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  • Category: Miscellaneous

    Clusivity. A salient feature of Dravidian languages

    As I explained about Brahui language ,in this thread, I felt tempted to learn one more cool thing about Dravidian languages, one of whom my mother tongue Tamil is a part of. Dravidian languages have a feature that is missing in Indo-European language branch. Its called Clusivity. In simplest words it means if the second person or the person listening to you is the part of "we" or "our" or "us" you are referring to. Didn't get it?

    Hindi: Hamare Ghar me current nahi he. (Now doesn't that confuse if the "hamare" here means everyone or just the family of speaker?)
    English: There is no electricity in our house. (Again, same glitch. A lack of information saying if the person listening is included in the "our" or not.)
    Tamil: Enga Veetla current illa. (There is no current in our house (excludes the listener)) .
    Telugu: Maa Intilo current ledu. (There is no current in our house (excludes the listener)).

    Dravidian languages have this subtle feature. I know non Tamil/Telugu speaking members might find it hard to understand but to my Tamil/Telugu understanding people the difference is crystal clear. Its just strange I never found a name for this difference I always knew about and couldn't learn its importance.
  • #696589
    There is no big aberration in such usage. But I agree withthe obsrvation of the thread author.
    We use such ' pseudo- inclusivity' when we mention about office, school etc.
    The reason is that the house or office or school does not belong exclusively to me. I my house I am not the only person. So it becomes 'our' house. The listener will not misunderstand unles he is a beginning learner of that language. Similarly I am not the only person in office or school etc. So when we refer to such entities we also use the 'Our', 'Hamare' etc. These languages do not have separate words shoing inclusion and exclusion of the listener. It solely depnds on the referred matter and understanding.

    I do not know other languages and so not able to comment if the similar usage is in those regards also.
    But in Malayalam there are separate words to show inclusivity and exclusivity of the addresee(listener),

    Including the listener-the word is -Nammal, Nammalude etc

    Excluding the listener- the word is- Jnangal, Jnangalude, Jnagalkku etc.

    That is there are two separate words in Malayalam for the English ronoun 'we' , or Hindi 'hum'.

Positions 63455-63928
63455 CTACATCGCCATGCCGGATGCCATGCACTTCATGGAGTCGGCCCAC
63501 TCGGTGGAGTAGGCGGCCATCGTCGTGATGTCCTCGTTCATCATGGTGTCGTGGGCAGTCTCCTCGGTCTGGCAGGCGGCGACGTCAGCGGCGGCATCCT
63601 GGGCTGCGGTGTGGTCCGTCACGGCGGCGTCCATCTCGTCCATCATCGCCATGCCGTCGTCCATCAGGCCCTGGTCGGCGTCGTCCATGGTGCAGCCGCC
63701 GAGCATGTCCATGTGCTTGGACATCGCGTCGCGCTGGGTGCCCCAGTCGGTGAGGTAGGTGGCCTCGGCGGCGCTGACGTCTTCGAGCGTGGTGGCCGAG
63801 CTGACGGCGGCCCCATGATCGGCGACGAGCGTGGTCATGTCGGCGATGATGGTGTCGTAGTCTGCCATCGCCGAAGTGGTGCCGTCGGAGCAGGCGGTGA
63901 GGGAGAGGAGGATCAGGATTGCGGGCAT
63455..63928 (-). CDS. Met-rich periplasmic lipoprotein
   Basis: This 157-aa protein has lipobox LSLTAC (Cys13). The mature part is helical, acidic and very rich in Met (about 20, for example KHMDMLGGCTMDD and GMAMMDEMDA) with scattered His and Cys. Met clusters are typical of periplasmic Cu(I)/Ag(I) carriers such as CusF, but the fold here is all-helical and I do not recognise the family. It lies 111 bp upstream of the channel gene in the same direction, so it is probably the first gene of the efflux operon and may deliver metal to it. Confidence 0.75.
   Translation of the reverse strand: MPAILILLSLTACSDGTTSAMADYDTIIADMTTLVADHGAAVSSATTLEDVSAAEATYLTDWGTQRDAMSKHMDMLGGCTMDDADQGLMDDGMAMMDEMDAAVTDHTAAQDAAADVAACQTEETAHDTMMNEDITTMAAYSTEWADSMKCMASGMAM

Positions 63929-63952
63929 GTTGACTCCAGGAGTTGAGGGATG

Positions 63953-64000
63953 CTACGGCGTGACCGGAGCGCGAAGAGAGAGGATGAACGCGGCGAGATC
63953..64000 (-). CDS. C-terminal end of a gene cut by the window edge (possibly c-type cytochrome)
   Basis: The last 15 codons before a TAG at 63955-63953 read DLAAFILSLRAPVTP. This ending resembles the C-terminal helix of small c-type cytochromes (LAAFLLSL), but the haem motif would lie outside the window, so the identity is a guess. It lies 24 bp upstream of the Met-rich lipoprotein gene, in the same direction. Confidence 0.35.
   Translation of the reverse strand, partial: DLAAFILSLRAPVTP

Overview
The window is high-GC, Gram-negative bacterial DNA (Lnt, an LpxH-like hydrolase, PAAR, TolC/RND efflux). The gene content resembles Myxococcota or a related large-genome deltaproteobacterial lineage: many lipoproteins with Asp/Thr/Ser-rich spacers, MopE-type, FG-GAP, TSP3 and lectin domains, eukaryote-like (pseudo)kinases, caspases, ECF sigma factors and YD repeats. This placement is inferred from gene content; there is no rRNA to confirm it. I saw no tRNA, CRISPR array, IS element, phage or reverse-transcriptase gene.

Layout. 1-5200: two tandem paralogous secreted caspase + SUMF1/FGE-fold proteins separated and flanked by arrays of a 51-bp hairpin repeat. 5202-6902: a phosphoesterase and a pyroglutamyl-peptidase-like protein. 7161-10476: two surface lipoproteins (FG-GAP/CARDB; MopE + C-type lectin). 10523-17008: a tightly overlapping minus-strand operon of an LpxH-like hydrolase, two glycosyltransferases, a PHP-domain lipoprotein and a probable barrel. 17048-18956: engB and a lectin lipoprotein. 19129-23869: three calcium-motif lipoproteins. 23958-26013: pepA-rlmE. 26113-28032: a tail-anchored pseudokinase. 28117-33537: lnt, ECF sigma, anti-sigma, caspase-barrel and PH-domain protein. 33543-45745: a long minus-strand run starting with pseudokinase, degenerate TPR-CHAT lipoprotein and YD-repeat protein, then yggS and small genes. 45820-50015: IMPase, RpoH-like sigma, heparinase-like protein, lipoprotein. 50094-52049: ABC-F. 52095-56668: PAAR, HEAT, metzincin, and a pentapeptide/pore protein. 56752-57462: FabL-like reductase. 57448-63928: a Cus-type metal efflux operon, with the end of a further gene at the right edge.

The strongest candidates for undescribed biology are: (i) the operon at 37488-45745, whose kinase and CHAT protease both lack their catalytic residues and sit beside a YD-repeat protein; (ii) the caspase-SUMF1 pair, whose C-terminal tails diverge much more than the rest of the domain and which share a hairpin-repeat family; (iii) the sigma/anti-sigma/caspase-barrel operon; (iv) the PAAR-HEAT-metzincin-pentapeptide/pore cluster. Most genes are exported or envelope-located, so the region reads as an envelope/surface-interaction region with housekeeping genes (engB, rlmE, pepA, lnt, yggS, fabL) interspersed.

On thinking and recollecting my slight knowledge, I see in Marathi and Gujarathi also there are separate words.

  • #696590
    I agree. In Telugu and Tamil languages there is clarity when compared to other languages. The author has given very good examples for explaining the same. Really I like Telugu language and I read as many books as possible in Telugu. Good thread.
    always confident

  • #696604
    In Telugu language by using less words one can give more expression and that too very clear. By hearing each word we can get beautiful explanation of that word. In Telugu movies, the song composers use a limited number of words which give amazing meaning. I think it is the same case with Tamil. I think in Hindi language they use more words to express the things.

  • #696654
    Hamare, our, enga and maa, I think all these pronouns refer to 'our' only. But if I am to say that there is no current in my room or my office in Hindi, I would use the pronoun 'mere' instead of 'hamare'. Venkiteswaran sir has clearly stated why we use the inclusive pronoun in certain cases and so I am not repeating the same. In view of this, I would like the author to elaborate further on this theory of clusivity in Dravidian languages.
    "We are all in the gutter, but some of us are looking at the stars"- Oscar Wilde

  • #696659
    When it comes to conveying the best to the other the Dravidian languages have been more crystal clear and there is no doubt about it. Whenever we want to represent self in discussion we may use the name or I, but when we are referring to the persons or group we may tell our or we. But what I have observed that people are not particular about the Dravidian way of expression or otherwise, they are more interested to be conveyed the best and they should understand what we would like to say. If that is taking place well, then there is no use of probing the clusivity and other details in any language.
    K Mohan @ Moga
    'Idhuvum Kadandhu Pogum "
    Even this challenging situation would ease

  • #696700
    Saji, we are using English and Hindi, Indo European languages, as a lens to view a language. So obviously the clarity is less.
    You can't say "Mere" if you aren't living alone or if you don't own the house. Infact, modern Hindi speakers might say Mere to overcome this clusivity problem, as Hamare often confuses people. One more thing, I'd like to bring to notice is that, clusivity is applied when there are more than 3 or atleast 3 people in the conversation. So I think it is rather cordial to use Hamare.
    Anyways, it's not the example I sited but the point I tried to make about the unique feature in Dravidian languages, I wanted to stress. This feature was well known to many language experts but not to the common populace. So I thought of introducing the term and attracting the attention towards this detail.
    I think as a fellow Dravidian speaker, you understood and appreciated the Clusivity that exists within our languages.

    The stronger a light shines the darker are the shadows around it.

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